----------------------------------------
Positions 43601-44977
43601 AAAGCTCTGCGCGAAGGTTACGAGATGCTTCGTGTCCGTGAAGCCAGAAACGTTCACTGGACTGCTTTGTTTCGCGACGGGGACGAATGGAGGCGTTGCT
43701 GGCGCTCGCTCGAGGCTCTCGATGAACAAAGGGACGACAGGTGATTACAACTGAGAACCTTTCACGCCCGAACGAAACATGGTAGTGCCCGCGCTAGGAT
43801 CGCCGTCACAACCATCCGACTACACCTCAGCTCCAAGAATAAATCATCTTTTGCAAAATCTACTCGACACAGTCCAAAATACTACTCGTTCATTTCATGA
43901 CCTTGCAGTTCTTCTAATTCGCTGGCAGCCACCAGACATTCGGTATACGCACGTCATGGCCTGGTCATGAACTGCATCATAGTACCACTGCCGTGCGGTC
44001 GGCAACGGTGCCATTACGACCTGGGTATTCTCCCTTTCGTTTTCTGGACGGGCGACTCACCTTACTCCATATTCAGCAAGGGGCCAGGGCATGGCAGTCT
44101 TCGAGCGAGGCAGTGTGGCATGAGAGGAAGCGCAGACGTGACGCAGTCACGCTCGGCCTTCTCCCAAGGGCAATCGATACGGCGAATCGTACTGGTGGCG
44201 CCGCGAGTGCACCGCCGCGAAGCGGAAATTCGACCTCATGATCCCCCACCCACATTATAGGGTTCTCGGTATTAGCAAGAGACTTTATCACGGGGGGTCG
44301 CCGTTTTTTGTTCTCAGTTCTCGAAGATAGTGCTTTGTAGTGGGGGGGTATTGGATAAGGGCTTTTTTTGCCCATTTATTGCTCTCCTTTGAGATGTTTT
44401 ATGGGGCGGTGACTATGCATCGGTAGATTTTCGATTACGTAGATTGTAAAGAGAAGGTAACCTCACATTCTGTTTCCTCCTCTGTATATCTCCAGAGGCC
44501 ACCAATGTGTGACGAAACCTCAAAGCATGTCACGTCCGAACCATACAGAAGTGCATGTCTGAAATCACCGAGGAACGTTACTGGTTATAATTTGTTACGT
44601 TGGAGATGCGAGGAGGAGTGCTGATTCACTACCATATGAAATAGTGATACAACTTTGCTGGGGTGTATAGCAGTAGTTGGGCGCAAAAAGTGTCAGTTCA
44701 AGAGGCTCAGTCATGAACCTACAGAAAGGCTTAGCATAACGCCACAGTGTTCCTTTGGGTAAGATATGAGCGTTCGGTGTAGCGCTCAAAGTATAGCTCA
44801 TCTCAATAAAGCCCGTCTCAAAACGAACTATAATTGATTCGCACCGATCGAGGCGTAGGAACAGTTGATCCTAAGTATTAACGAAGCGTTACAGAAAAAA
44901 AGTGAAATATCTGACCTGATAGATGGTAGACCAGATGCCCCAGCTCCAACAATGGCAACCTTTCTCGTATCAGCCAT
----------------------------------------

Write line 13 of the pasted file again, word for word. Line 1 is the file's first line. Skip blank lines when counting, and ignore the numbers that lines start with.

44701 AGAGGCTCAGTCATGAACCTACAGAAAGGCTTAGCATAACGCCACAGTGTTCCTTTGGGTAAGATATGAGCGTTCGGTGTAGCGCTCAAAGTATAGCTCA